And to implement any sort of functioning public transport system: a realistic economic service model will need to persuade operators to invest; engineering projects will need to incorporate facilities for public transport and non-motorised users; the considerably powerful matatu lobby (owned by politicians and criminal gangs) will need to be offered viable alternatives; and traffic enforcement (and police corruption) will need to be addressed. The engineering is the easy part, but it is political will that will give Nairobi a transport system.  There is a long road of institutional reform and capacity building ahead – such was the loss of capacity in the 1990s that there is very little experience in the management of formal public transport systems.

I enjoy finding my stereotypes challenged – and my red education has led me to be suspicious of the World Bank, with its culpability in the structural adjustment legacy for Africa. The jury is still out, but first impressions suggest that this is no longer the World Bank that crushed African state infrastructure in the 1980s: in the transport sector, they talk the language of institutional capacity building, of patience and investment for long term growth; and of operational and maintenance considerations.  They were quick to advise the early engagement of the matatu drivers, and to suggest they be provided formal training and jobs as bus drivers, and brought to the table considerable wisdom and experience of bringing order out of similar chaos in other cities from Accra to Sao Paulo. Conspicuously absent from the table were the Chinese, who, it seems, build the roads they want and have little interest in wider coordination/planning.  And through JICA, Japan have impressed – strong on engagement, welcoming offices, and they have got further than anyone else in producing, with the Kenyan government, a comprehensive urban masterplan for Nairobi.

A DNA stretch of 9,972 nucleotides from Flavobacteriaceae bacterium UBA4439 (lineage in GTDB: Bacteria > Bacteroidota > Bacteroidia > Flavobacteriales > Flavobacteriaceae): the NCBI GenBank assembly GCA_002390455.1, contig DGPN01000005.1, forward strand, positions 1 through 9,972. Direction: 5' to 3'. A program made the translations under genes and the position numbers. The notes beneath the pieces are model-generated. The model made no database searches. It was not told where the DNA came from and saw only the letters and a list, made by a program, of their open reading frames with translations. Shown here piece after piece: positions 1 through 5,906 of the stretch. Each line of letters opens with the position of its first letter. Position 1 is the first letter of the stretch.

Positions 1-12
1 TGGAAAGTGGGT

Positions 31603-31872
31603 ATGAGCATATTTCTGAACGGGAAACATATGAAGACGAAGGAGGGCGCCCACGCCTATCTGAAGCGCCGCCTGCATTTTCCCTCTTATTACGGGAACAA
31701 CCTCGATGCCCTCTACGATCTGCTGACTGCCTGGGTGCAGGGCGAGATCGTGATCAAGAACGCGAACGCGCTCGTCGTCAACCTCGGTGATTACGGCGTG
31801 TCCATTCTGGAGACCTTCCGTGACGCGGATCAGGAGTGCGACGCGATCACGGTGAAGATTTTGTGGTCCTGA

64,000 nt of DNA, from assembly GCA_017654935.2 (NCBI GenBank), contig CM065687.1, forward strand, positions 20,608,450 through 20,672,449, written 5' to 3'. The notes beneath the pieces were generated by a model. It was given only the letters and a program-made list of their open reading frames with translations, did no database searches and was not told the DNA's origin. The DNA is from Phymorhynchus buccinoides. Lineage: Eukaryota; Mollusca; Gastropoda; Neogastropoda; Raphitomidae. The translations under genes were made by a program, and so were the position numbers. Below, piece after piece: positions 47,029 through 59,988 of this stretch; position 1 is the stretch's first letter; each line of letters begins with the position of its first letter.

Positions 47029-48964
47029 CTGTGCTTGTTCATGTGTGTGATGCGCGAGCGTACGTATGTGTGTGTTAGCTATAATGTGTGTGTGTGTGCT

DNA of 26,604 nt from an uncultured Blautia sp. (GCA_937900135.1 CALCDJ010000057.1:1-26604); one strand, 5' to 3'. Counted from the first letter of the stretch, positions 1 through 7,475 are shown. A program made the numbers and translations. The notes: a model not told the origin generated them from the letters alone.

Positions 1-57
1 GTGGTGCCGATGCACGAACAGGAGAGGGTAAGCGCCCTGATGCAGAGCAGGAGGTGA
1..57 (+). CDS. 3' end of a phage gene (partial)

However, as promised: away from Kenya’s troubles and politics, is where many foreigners and locals alike seem to find their peace – in the country’s outstanding natural beauty.  Our morning began watching the clouds burn off the Great Rift Valley – a landscape of a scale that cannot fail to take your breath away.  The vastness is accompanied by the weight of history, and our conversation swung from the branches around the half-ape, half human Australopithecus who first came down from the trees four million years ago.